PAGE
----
This is the second part of my 2011 social media predictions. Part 1 is available here.
Social Media Command Center
More people within the enterprise will start to be present in Social Media, and the dedicated social media role begins to fade
Up until now, most of the company twitter identities I’ve come across have been US-centric or global, driven by one or a few people. As social media becomes part of everyone’s job, I think we’ll start to see more than just the initial SoMe evangelist manning the fire hose - and will find efficient ways to share the workload across a broader team. This will allow organizations to engage in discussions locally using local language, and to talk about locally relevant products and offers.
The challenge will be ensuring that the distributed organization maintains a consistent identity and voice; and that there is a centralized system for making sure that cries for help are responded to appropriately.
This will need a good workflow system, a solid training and support mechanism for the distributed teams, and a good flow of information to provide them with the tools they need to stay current with the company’s latest messaging and offers.
More companies deploying Social Media Command Centers
In social media – the customer is generally represented by one person, who at various times may be researching new products or expecting support assistance. They don’t care who is behind the company twitter account – just that the company is listening to their needs, and providing the right answers.
Within the company – there is often a tug of war between the various groups with a stake in social media (which turns out to be most of the company). One way to help resolve this is to create a centralized command center, supporting both sales/marketing and support teams. I think this is a good way to ensures that the company deals with all types of interactions in social media without becoming overly reliant on sales/marketing or support to know what the other group needs.
The control-center would provide an entry point into the company covering ALL discussions about our products and brands. A small team could respond to queries (supporting the brand message), nurture or route potential leads to an social-media-inside-sales team, as well as escalating or routing issues for the support team.
Brian Solis’ conversation funnel illustrates this well, and he also has a post talking about Dell and Gatorade’s recently announced Command Centers. I did notice from Brian’s post that that the Dell one is owned by the support team, while the Gatorade one by the marketing team.
Social graph and implicit search
Mobile and local tied to your social graph
Now that the US have finally caught up with (and overtaken Europe) with smart phones (iPhone/Android), we’ll continue to see the growth of mobile users accessing the social web from their handsets. The new array of reasonably priced Android handsets will continue to drive smart-phones down to the mid-market and mainstream consumers.
The world-wide tour that Marissa Mayer has been on recently, covered in numerous blogs and on-stage at Le Web gives us some hints to Google’s plans for social. As I suspected last year - it looks like they’re going to use the fact that they’ve got you, your location and your contacts from Android with some sort of implicit search to provide you with information that you want before you think to search for it. The scenes from various SciFi movies are already ringing in my memory - and I can imagine lots of personally useful services (such as giving me tips for restaurants I might like to visit that have received good reviews, or that were visited by my friends in the past).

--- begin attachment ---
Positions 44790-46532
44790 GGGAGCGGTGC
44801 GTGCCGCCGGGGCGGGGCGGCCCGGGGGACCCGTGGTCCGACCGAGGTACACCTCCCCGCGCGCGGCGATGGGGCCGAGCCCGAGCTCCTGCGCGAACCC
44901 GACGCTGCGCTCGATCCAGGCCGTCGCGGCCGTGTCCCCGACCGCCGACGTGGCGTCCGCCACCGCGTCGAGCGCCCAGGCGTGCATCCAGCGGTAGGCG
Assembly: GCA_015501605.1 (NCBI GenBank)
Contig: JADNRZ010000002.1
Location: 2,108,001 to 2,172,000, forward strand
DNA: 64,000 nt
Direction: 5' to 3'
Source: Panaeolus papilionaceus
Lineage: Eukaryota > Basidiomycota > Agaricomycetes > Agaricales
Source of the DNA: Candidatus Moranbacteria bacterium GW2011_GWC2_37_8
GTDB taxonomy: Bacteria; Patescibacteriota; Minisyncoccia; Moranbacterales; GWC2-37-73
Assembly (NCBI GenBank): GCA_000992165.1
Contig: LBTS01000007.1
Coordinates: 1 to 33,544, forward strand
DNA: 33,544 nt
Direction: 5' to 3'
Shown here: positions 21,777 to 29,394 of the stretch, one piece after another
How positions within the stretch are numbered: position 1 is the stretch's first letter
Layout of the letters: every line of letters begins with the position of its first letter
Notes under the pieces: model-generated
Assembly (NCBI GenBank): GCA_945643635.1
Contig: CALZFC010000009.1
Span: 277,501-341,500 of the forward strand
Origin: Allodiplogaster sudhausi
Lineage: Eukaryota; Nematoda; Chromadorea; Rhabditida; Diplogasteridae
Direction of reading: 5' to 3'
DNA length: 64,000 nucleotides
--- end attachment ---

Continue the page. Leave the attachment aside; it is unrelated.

It only remains to be seen if Google can convince enough of us to relinquish our privacy (within the scope of our social graph) to a sufficient level to pass the tipping point required to make this sort of service useful.
Ecommerce and social connected with OpenID
I think you’ve all seen the facebook social plugins appearing on blogs, and brand pages - pointing out those from your social graph who have liked, or commented on a blog post. You’re also probably familiar with consumer reviews on sites like Amazon - which I always refer to when purchasing. The missing element here is a link between the two. When I’m looking at a list of product reviews - I’d like to see if any of my friends have used one of the products that I’m looking at - and then I can send them a message to see what they think of it now.
The technology missing here is some way to connect my disparate identities across the various sites (also helping to reduce the plethora of passwords and accounts I have to remember). I suspect that this could either be done through the use of an 3rd party identity host (OpenID, google, facebook or twitter) to identify reviewers on the product site; or some sort of search aggregation (Google) where the search engine is able to connect my identity on Amazon with who I am on Google.
It will also require the manufacturers or vendors to relinquish control over user accounts - which will be a big step for some like HP and Amazon.
I’d love to hear if you agree with my predictions for 2011. Am I too early with some of these; or do the technologies to deliver on these ideas already exist? Let me know if the comments…